When a Hootsuite Media Inc. employee decided to send a branded T-shirt to a customer as a gift, he didn’t expect it to cost $200. But according to an article written by Hootsuite chief executive officer Ryan Holmes that appeared on the website of U.S. publication Fast Company earlier this year, that’s exactly how expensive it was after factoring in the time spent by everyone involved in the approval process.

As a result, Hootsuite introduced the role of a so-called czar of bad systems, a voluntary additional duty for its then-senior director of technology, Noel Pullen. The informal position gave employees a specific person to go to for fixing unresolved issues over processes.

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Now, workers at Hootsuite no longer need to get formal approval to send out a shirt.

“I think it’s brilliant. I would be surprised if every company out there couldn’t benefit from having a role like that,” says Lisa Kay, president and lead consultant at Peak Performance Human Resources Corp. “I really do think that one of the major challenges in so many organizations is just gaps in processes that make things inefficient.”

Getting at the cause

Leah Fochuk, consulting services manager at Salopek & Associates Ltd., has seen lots of bad systems at work. One of the more severe cases she has encountered was an organization that required processes and approvals for “absolutely everything.”

“For instance, they had a policy that didn’t allow their employees to make personal phone calls or send personal texts on company time,” says Fochuk. “If you had to make a personal phone call . . . they would make you fill out a paper form to document the amount of time you spent on the phone call so they could dock it from your pay.”

Lynn Brown, managing director at Brown Consulting Group Inc., cites several causes for the prevalence of bad processes and policies. In some cases, bad policies are a reaction to very specific problems. Brown has seen what she says are bizarre company rules, including a ban by one organization on bringing weapons to work in lunchboxes.

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Other problems stem from processes that involve doing the same thing repeatedly and either fail to make allowances for technological advancements or have had too many elements added to them. “Often, we’ll go in and we’ll see all these connecting arms for a process, and no one has taken the time to step back [and ask], ‘Why does this connect here? Why are you doing it all?’” says Brown.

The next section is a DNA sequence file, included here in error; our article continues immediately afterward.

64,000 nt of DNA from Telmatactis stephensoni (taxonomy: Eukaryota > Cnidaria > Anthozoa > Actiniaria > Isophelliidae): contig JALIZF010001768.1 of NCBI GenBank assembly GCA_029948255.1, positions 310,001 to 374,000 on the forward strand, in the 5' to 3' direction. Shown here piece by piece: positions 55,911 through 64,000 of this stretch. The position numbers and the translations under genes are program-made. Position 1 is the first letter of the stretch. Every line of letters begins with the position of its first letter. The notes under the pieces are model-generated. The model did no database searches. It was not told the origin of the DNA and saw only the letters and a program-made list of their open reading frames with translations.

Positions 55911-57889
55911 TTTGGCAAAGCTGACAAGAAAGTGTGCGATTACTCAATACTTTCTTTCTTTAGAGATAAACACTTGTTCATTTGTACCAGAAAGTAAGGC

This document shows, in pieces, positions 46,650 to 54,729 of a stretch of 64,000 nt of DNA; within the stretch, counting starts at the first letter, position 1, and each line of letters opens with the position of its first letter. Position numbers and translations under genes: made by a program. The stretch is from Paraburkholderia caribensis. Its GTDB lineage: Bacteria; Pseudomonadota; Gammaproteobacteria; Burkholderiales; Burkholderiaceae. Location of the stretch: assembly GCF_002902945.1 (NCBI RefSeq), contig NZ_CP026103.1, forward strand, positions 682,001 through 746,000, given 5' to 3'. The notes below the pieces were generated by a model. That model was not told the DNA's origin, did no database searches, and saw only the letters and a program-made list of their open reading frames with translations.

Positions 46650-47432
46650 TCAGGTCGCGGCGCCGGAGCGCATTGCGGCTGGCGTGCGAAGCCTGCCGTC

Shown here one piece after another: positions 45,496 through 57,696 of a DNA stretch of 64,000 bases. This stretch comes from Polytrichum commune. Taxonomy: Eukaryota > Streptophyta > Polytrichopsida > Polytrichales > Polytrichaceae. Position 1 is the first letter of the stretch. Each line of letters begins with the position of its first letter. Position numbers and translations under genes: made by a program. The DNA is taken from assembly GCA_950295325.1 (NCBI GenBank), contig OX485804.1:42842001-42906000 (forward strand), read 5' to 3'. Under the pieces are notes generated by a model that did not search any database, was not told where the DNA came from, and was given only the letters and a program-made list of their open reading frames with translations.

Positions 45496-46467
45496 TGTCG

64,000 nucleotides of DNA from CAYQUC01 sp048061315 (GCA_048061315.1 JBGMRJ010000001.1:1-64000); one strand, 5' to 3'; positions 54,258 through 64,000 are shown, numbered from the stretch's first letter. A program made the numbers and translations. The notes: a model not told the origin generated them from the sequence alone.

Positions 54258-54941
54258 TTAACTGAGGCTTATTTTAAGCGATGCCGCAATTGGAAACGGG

Kay, however, notes the expense of a dedicated role to address bad systems can be a concern for organizations. “If you are in a position where you can afford it, I would say that most companies, even smaller companies with 20 or 30 employees, could benefit from it,” she says. “They probably can’t afford it but they would benefit from it.”

Alternatives to a full-time role

When a full-time role is too expensive, Brown says smaller companies can bring someone in to review their management systems.

But while she notes outsiders can offer a fresh perspective, they may have limited knowledge of the organization and less understanding of how it operates overall.

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Fochuk agrees that companies don’t necessarily need to have a permanent role focused on process management but she suggests having a dedicated resource of some sort, such as a committee that meets every few months.

“The workplace is changing, so I think you want to have systems and processes in place that are also agile enough to keep up with that change. I absolutely do think that there is a need for this in organizations.”

Michael Chen is a Toronto-based freelance writer.

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Copyright © 2018 Transcontinental Media G.P. This article first appeared in Benefits Canada.

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